Whereas, in a fair distance of 2 or 3 kms there's another beach called Buyuk Cakil Beach (Big Pebble Beach), bigger area than the previous one - after all "buyuk" means big and "kucuk" means small - but in the end they're both pebbles beach, does that makes sense?

    Buyuk Cakil is a scenic cove with about 5 restaurants that provides sunbeds umbrellas on the pebble beach. It's some half an hour walk from the center of Kas, or maybe a little more.

    Those were a couple of decent beaches within Kas., so don't expect much.

    But there are a lot of hotels along the Kucuk Cakil area that has their own beach - not sandy beach, but they have platforms above the seawater level with beach umbrellas, sunbeds, even couches - and where you can jump directly to the water. Same platforms converts to romantic dining restaurants at night.

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  • al2401's Profile Photo

    Xanthos

    by al2401 Updated Aug 27, 2011
    Pillared tomb - Xanthos
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    Xanthos was the name of a city in ancient Lycia and was the centre of culture and commerce for the Lycians and in turn for the Persians, Macedonians, Greeks and Romans.

    It is probably best known for the mass suicide of its citizens after the army was defeated by the Persians. The Lycian army destroyed their acropolis, then killed their wives, children and slaves before engaging in an impossible battle with the mightier Persains troops.

    The tragedy was later repeated against the Romans in 42 BC.

    The sarcophagi on pillars are unique to this area. The Xanthian Obelisk, covered by the longest writing in the Lycian script, has been of importance in the interpretation of the language.

    The site has been inscribed as a UNESCO World Heritage Site since 1988.

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    Myra and the story of Santa Claus

    by al2401 Updated Aug 27, 2011
    Hillside tombs of Myra
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    Myra was part of the league of Lycian towns and was an important centre for the minting of coins. The oldest coin found dates to 3rd century BC however it is thought that the rock tombs are from 6th century BC. As with all of the Lycian towns it was taken over by the Romans.

    Myra is famous for another reason - it is the home of St Nicholaus. He was a child of a wealthy family and dedicated himself to serving others. Many stories are told about him but this is probably the most famous.

    " A poor man had three daughters but could not afford a proper dowry for them. This meant that they would remain unmarried and probably, in absence of any other possible employment would have to become prostitutes. Hearing of the poor man's plight, Nicholas decided to help him but being too modest to help the man in public, (or to save the man the humiliation of accepting charity), he went to his house under the cover of night and threw three purses (one for each daughter) filled with gold coins through the window opening into the man's house.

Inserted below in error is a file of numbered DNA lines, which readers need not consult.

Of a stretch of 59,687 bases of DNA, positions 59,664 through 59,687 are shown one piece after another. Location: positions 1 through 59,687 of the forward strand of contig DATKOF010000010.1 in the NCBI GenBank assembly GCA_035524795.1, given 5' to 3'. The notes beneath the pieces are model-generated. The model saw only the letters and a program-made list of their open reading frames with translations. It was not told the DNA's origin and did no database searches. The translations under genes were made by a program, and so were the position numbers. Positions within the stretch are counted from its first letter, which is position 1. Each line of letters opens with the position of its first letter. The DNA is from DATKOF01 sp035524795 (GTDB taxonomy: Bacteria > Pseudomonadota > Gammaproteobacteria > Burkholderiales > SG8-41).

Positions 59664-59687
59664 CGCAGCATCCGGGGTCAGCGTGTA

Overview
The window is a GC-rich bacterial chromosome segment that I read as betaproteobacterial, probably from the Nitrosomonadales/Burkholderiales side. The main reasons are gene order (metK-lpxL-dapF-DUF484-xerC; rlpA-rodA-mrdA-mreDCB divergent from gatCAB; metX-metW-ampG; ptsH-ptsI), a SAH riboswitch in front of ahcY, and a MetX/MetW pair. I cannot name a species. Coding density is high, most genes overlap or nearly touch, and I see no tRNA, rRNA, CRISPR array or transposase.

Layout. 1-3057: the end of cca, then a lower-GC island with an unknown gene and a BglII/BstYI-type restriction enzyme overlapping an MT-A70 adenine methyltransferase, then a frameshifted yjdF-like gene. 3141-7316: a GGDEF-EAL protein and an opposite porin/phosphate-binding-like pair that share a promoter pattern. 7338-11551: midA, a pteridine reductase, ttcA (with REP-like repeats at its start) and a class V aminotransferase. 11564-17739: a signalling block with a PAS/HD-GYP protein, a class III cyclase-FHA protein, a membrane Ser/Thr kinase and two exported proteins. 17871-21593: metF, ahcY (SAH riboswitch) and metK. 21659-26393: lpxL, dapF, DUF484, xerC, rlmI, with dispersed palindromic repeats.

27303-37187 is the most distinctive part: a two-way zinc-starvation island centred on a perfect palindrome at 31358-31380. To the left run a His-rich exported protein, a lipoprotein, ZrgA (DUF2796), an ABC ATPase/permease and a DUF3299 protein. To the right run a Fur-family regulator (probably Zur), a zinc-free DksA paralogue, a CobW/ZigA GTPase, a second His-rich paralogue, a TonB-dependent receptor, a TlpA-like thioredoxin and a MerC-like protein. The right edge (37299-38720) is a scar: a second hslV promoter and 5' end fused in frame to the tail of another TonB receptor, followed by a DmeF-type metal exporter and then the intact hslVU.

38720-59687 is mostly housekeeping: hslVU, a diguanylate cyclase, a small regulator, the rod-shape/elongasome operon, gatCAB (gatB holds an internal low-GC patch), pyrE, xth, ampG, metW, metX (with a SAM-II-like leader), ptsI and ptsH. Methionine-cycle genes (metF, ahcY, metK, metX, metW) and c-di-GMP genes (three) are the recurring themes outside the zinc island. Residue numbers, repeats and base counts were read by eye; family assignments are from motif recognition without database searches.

One version has him throwing one purse for three consecutive nights. Another has him throw the purses over a period of three years, each time the night before one of the daughters comes "of age". Invariably, the third time the father lies in wait, trying to discover the identity of their benefactor. In one version the father confronts the saint, only to have Saint Nicholas say it is not him he should thank, but God alone. In another version, Nicholas learns of the poor man's plan and drops the third bag down the chimney instead; a variant holds that the daughter had washed her stockings that evening and hung them over the embers to dry, and that the bag of gold fell into the stocking." - Wikipedia

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    Simena

    by al2401 Updated Aug 27, 2011
    Simena and fortress
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    The history of this village goes back to 4th century BC. It was once a city of Lycia - there is actually a sarcophagus out in the bay and a necropolis on the hill. There are the ruins of a medieval fortress on the top of a hill behind the town. Within these ruins can be found the remains of an ancient temple. There is also a small Lycian theatre.